Camel Safaris In Rajasthan

If you ever go to India, Rajasthan is where you want to be. It’s vibrant, colourful, and totally absorbing with bright textiles, sunshine, smiles, and coffee lining the streets. The abundance of rooftop cafes, beautiful hotels, food, and markets will have you transfixed, and if that isn’t enough, the amount of ancient temples and palaces is almost enough to make you want to abandon your plans and live there for the rest of your trip. While Udaipur was my favourite place because it’s so unique and great and I just loved it, the rest of Rajasthan has also been unforgettable. Over the last week we’ve gone from jumping around the monkey-infested ruins of Bundi Palace channeling Mogali, seeing the Ghats of Pushkar, and taking a tour around Jodhpur’s incredible Mehrangarh fort (often described as the most magnificent in India), to drinking the world famous Makhaniya lassi at the…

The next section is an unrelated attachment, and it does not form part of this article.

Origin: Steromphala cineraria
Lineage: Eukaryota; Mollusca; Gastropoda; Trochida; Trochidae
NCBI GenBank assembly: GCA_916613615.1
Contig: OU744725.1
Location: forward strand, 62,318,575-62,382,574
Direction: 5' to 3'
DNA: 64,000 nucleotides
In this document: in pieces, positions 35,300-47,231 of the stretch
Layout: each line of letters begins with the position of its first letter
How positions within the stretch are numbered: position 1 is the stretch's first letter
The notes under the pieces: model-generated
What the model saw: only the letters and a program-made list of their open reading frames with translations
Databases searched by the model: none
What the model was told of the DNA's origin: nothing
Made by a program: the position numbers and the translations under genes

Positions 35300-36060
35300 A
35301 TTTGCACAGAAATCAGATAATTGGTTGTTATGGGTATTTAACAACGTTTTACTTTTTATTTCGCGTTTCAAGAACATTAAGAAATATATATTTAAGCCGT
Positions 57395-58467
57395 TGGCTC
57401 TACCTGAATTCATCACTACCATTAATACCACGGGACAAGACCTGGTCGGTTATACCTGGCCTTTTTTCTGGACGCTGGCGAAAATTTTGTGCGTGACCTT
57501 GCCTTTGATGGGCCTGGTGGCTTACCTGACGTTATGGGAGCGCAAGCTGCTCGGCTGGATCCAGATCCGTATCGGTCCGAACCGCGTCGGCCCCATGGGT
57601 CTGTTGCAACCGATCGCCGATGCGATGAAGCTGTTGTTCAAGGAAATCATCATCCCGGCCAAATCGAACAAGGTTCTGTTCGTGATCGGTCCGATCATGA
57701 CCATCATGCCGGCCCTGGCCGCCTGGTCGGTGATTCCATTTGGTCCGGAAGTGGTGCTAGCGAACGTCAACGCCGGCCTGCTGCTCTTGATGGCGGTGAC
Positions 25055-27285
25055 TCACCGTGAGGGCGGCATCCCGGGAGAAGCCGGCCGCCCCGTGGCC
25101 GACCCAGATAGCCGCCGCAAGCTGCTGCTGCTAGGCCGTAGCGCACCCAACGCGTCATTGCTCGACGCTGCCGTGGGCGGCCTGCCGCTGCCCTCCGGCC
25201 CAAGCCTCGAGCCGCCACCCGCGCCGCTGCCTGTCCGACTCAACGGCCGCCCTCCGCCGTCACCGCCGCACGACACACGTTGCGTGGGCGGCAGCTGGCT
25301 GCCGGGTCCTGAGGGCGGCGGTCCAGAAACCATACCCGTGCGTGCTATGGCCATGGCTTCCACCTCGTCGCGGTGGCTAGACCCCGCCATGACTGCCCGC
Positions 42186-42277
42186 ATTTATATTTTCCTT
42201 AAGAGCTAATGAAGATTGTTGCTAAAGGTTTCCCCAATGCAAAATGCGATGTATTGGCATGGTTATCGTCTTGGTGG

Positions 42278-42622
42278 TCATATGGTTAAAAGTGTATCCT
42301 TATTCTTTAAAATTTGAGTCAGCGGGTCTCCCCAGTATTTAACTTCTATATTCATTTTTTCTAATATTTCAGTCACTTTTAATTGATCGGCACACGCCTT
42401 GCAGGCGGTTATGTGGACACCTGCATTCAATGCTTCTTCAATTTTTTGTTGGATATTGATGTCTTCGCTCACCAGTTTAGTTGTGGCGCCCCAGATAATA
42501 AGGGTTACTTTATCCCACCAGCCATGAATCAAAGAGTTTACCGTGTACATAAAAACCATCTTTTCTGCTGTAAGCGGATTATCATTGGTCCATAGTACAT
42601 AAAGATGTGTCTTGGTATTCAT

Backpacking India: What I Did In Three Weeks

Three weeks backpacking India… Aaaand… GO! From Kanyakumari we finally moved out of Tamil Nadu and in to Kerala: the land of many beaches. The beaches are picturesque, the beer is flowing, the water is warm, and that all would have been great if I wasn’t sick, but it was great nonetheless. We stayed there for two-days sipping juice in this massive (massively cheap) two-room apartment, staring at the beach while eating fish, before catching the bus to Alleppey: houseboat land. A valid attempt to get on a houseboat was made, but at the end of the day it was 6,000 rupees for one night on a boat, or 6,000 rupees for six-nights elsewhere, so after speaking to some French tourists at our hotel (Cherukara Nest: I highly recommend it), we did a canoe tour of the famed Kerala backwaters instead, which is organised by Cherukara Nest. The tour…

Kanyakumari: The Seas At The Edge Of India